High on religion?

November 12, 2005

The U.S. Supreme Court this month heard arguments in a case involving a Brazil-based church that uses a hallucinogenic tea during its worship. The Bush administration says the tea is illegal and dangerous, but members of the church in New Mexico consider it sacred. How should American society balance religious freedoms with other laws as well as with personal safety and health?

This is a very difficult call. There are very few churches in the U.S. that use mind altering substances, but that does not mean they shouldn't have the right.

The only approach I can think of is to have a special team of spiritually trained ethicists review the group's organization to insure that this is not just an excuse to use drugs, or that the drugs used are then abused. I don't think it would be right to just have some sort of outright ban.


Drugs like this have been used throughout history in many different religions and, for the individuals involved, they are central to how people understand God and their place in the universe.

While I am not an advocate of such a spiritual practice, I have read books and talked to individuals who have been involved in such practices. They all seem to have had significant spiritual breakthroughs and benefited from a different kind of insight. I found their stories compelling and helpful in understanding the varieties of religious experiences possible.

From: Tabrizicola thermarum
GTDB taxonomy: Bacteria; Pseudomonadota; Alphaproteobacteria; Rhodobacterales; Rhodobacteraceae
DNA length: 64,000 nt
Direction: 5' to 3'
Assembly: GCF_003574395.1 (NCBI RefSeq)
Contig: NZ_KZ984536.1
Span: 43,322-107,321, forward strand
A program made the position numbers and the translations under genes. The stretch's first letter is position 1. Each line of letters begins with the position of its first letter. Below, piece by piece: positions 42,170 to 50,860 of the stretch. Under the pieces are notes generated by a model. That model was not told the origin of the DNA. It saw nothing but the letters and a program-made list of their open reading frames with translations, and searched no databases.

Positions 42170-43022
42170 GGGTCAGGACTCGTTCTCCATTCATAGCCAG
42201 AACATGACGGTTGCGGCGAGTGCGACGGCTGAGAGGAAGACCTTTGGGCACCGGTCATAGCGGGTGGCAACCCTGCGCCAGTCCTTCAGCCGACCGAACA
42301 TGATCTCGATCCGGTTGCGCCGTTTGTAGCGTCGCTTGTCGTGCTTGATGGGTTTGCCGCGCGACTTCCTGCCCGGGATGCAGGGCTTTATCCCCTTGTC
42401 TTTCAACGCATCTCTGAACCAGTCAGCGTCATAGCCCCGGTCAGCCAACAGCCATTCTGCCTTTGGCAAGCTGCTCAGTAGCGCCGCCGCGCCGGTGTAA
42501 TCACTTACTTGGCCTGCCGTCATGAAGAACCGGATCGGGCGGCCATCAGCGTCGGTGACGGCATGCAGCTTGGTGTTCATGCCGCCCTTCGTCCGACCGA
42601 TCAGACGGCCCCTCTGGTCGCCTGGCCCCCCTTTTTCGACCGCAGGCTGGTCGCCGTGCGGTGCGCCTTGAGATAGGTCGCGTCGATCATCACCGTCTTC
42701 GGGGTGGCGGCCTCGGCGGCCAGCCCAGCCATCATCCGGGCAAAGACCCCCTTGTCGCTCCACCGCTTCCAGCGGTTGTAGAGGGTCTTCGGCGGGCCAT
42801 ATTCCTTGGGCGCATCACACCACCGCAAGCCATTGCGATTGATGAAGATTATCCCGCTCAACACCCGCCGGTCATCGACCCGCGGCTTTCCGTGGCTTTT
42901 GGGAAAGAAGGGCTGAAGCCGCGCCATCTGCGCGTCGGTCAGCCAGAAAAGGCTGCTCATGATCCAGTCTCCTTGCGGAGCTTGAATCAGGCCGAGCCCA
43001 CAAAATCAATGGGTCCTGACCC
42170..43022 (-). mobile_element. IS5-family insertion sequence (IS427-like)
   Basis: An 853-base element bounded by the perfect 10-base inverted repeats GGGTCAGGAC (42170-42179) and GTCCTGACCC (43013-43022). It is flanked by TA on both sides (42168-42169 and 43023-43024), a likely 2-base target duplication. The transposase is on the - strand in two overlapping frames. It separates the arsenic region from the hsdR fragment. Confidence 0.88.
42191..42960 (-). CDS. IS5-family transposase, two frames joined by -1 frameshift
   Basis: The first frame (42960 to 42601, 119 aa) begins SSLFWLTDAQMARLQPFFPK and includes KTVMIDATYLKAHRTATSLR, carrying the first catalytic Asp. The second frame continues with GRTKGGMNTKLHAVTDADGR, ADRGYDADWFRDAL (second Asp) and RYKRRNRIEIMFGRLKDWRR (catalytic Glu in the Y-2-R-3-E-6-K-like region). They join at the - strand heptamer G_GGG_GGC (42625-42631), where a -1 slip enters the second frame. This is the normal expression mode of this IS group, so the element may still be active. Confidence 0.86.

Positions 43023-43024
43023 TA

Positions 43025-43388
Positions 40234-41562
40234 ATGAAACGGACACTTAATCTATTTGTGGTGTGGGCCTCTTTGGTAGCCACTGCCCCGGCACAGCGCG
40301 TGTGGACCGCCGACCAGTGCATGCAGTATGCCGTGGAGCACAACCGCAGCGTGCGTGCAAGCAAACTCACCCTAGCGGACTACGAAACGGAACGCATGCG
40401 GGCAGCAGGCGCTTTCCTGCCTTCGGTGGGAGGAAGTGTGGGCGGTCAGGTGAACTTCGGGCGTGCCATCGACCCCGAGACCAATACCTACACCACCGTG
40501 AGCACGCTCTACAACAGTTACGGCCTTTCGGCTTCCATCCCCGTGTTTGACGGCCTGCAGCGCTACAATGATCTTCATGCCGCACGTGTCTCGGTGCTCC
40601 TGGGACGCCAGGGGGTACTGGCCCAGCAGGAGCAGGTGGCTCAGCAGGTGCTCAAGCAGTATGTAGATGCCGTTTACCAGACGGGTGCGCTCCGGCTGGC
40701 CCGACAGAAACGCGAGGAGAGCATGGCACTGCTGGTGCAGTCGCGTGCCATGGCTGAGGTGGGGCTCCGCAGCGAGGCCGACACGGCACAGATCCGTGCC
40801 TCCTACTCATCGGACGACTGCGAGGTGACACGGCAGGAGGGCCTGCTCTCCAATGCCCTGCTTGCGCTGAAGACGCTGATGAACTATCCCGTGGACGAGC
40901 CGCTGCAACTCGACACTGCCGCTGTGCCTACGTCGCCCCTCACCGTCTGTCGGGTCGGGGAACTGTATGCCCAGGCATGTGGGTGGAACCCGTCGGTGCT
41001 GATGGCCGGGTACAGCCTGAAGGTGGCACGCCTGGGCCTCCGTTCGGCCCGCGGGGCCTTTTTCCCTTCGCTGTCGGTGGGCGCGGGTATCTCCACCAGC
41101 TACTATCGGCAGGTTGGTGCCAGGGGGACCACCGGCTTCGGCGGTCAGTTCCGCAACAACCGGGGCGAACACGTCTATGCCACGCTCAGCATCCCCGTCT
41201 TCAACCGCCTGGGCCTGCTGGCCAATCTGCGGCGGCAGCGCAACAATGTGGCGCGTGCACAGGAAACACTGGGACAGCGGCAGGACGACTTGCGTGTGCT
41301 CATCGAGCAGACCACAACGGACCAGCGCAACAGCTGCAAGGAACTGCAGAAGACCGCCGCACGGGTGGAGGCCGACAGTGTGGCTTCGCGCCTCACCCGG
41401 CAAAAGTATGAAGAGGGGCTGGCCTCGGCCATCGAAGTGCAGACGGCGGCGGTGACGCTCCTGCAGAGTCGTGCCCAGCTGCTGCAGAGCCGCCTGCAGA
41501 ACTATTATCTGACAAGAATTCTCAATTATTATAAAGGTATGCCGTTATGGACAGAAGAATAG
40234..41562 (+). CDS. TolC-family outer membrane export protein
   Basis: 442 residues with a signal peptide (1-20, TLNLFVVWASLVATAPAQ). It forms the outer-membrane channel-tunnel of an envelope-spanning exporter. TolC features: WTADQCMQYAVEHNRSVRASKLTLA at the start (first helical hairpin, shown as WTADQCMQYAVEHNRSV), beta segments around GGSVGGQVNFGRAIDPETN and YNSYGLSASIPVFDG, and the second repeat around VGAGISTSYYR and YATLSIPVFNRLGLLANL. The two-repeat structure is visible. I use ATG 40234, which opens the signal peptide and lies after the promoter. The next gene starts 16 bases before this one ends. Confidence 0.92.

Such experiences, when seen as part of a larger picture, reveal the depth and substance of humanity's capacity to know the divine. Without that picture, humanity would be a shallow sensation in which everyone had the same experience of God.



Center for Spiritual Discovery

Costa Mesa

Health and wholeness and holiness are intimately connected. The interrelationships of religious experience and alternative states of consciousness are older than recorded human history.

From time immemorial, visionary and sacred states have been attained through the ritual use of mind-changing substances very different from the communion wine used in this parish church.

Our courts have faced challenges over the years from persons claiming that their constitutional right to freely exercise their religion has been trammeled by various drug prohibitions.

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